(Editor's Note: This is the first installment of a series that examines building materials and the moisture meters needed for accurate measurements)
Walk into almost any building and it’s nearly impossible to not find drywall.
One of the most common building materials, drywall – a.k.a. sheetrock or gypsum board – is a standard in modern construction, replacing plaster.
Lightweight (comparatively speaking), easily shaped, and even fire-resistant, drywall checks many boxes for building while still remaining cost-effective.
Despite its qualities for construction and fire protection, drywall does have a natural enemy of sorts: moisture.
During a flood and water damage inspection, drywall is one of the first places to check. In most cases, if there’s excessive moisture, drywall makes it obvious. What’s more, a moisture issue with drywall requires a much deeper investigation into the area covered by it.
The best moisture meter for drywall isn’t the one that’s available. Rather, it’s one that meets the demands of the inspection and delivers accurate results.
Like wood, drywall – which is made of gypsum, paper, and various additives – is hygroscopic. If there’s high humidity n the ambient environment or flood water makes direct contact, the porous building material will absorb it.
Unlike wood, however, standard drywall is easily damaged by moisture. Compounding matters – simply drying out drywall after exposure to excessive moisture often isn’t enough. Usually, moisture-afflicted drywall needs complete replacement. The areas covered by drywall (wall & ceiling cavities) also often need to be thoroughly dried – and sometimes cleaned with an antimicrobial – to prevent mold and mildew buildup.
Outside of a flood situation, drywall can act as a litmus test of sorts for a moisture issue. When affected by moisture – say, excessive water vapor coming through a concrete floor – drywall displays signs of damage, such as:
Regardless of the duration or intensity of exposure to moisture, drywall showing evidence of moisture damage is a telltale sign of a much larger issue and requires further investigation.
As with any moisture inspection, your sheetrock moisture meter choices come down to two options: a pin-type meter or a pinless moisture meter.
What’s the best moisture meter for drywall? That depends largely on the intent of the survey.
If you’re looking to determine the moisture content of an area of drywall (which most surveys are), a professional-grade pin-type meter with the ability to use accessories is your #1 choice.
By itself, a pin-type meter gives an inspector data on how inundated by moisture a material is, displaying moisture content values as a percentage. A pin-type meter does so by measuring electrical resistance between its probes. The more moisture present in the drywall will create elevated readings on the meter.
With additional accessories, such as a deep wall probe or baseboard probe, the meter has enhanced functionality and can take other key readings to understand moisture presence.
Though serving a different purpose, a pinless moisture meter does have a place in surveying drywall for moisture. Rather than measure moisture content, a non-invasive meter helps an inspector zero in on moisture’s location in a space or even the source of the issue. A pinless meter is usually used during the initial part of a survey when trying to determine how widespread a moisture issue is. Its readings are always candidates for verification by a pin-type meter.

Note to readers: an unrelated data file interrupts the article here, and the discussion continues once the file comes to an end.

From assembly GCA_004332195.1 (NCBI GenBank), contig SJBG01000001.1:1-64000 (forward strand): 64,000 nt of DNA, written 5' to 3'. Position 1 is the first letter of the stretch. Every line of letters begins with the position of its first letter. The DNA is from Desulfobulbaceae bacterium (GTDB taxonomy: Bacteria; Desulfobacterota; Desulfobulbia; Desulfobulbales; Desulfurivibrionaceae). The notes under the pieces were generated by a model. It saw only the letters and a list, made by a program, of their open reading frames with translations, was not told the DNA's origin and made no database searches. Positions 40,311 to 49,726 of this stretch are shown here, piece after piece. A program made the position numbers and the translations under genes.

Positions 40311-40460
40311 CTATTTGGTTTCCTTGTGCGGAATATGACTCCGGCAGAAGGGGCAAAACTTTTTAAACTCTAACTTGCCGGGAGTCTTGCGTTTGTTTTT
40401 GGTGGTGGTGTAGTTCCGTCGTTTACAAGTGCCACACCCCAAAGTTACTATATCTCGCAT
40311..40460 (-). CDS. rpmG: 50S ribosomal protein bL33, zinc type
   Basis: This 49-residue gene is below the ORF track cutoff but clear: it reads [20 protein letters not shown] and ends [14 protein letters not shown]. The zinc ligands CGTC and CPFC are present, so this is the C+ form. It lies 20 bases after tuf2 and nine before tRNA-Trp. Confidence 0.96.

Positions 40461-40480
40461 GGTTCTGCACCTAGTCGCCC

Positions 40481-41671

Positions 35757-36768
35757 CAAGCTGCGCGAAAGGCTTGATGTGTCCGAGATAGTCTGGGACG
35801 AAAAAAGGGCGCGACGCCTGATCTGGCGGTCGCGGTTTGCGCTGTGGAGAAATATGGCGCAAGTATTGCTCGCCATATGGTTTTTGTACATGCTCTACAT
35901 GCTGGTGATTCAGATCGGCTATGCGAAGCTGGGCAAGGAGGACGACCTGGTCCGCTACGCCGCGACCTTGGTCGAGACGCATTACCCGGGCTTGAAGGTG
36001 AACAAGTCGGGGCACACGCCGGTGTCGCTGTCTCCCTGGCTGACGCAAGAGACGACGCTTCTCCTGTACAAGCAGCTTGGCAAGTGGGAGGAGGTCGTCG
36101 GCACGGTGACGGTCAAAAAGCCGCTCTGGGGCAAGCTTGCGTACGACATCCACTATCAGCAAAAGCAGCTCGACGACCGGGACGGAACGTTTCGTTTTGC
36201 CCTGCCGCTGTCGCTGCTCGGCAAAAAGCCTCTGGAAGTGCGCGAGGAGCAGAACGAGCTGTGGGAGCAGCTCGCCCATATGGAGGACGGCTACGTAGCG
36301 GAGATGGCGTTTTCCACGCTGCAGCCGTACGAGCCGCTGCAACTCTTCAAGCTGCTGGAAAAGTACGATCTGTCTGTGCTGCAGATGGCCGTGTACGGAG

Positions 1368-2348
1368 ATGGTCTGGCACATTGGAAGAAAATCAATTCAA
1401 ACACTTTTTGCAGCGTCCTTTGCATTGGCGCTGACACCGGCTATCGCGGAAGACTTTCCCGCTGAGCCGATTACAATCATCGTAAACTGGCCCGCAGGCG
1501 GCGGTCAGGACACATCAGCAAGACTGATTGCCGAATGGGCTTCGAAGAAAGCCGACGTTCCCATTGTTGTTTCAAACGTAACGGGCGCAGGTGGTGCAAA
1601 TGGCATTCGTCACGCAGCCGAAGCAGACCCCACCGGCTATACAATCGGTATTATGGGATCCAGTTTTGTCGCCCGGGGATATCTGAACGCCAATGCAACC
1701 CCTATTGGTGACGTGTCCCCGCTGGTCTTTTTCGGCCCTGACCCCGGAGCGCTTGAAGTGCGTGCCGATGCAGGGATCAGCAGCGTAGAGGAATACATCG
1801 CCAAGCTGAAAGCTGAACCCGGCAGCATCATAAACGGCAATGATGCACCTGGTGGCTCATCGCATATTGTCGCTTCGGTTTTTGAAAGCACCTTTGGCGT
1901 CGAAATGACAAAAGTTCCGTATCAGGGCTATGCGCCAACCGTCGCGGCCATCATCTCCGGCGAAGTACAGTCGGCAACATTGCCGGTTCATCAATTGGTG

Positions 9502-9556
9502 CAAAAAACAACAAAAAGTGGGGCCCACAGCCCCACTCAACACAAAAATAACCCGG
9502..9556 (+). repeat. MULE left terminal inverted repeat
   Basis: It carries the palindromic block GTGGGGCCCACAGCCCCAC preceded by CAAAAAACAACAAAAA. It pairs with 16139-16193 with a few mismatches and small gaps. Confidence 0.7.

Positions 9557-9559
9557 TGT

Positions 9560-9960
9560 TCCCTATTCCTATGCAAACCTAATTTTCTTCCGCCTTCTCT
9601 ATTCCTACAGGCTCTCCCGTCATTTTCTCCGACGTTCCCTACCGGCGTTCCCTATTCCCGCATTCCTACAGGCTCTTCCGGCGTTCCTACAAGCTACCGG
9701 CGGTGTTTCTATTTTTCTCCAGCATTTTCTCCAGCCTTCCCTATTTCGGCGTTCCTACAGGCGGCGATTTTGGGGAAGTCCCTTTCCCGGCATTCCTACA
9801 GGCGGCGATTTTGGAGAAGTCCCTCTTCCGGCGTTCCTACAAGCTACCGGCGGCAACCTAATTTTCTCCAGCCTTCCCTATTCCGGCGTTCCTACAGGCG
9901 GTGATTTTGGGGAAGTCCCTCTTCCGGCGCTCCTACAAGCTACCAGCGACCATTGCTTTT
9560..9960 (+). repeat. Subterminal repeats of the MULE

Pro Tip: Lighten your load with a dual-function or all-in-one moisture meter. Both device types boast the functionality of a pinless and pin-type meter. Our SurveyMaster does the work of both meter types. Check it out here:
Beyond a moisture meter, it’s also helpful to use a thermal imaging camera during an inspection. Providing a visual for temperature differences, a thermal imaging camera helps an inspector see areas that may experience surface-level condensation. Thermal imaging is not a surefire way to confirm moisture presence, however, it is another tool to identify areas of concern.
Against most other building materials, drywall moisture inspections don’t require any specialized training or considerations.
As with all moisture inspections, start with a visual assessment of the space where the survey will be completed. As drywall displays the obvious signs of a moisture issue, a visual assessment saves time by quickly identifying areas that need testing.
When taking measurements with a pin-type meter, simply touch the device’s probes to the surface of a drywall sheet. Using a professional moisture meter, you should have readings within a few seconds. Be sure to not force the meter’s probes beneath the surface – not only will you get inaccurate readings, but you also run the risk of damaging the meter.
In areas where there’s excessive moisture, a thorough inspection also involves checking behind drywall. Oftentimes, wall cavities have insulation – which, like drywall, holds moisture. When damp, moisture-affected insulation becomes a breeding ground of sorts for mold and fungus. A lack of insulation is also a potential problem for a property owner, as temperature differences can create conditions for condensation.
When a non-invasive moisture meter enters the equation, the best pinless moisture meter for drywall is one that uses radio frequencies to gauge moisture presence. Non-invasive meters that take readings via direct contact are often impacted by condensation, meaning there’s a greater risk of false moisture meter readings in drywall.
As a material that’s in almost every building, drywall moisture measurements are part of almost every post-flood and -water damage survey.
The best moisture meter for drywall helps you easily go beyond surface level to determine moisture presence with precision and accuracy.
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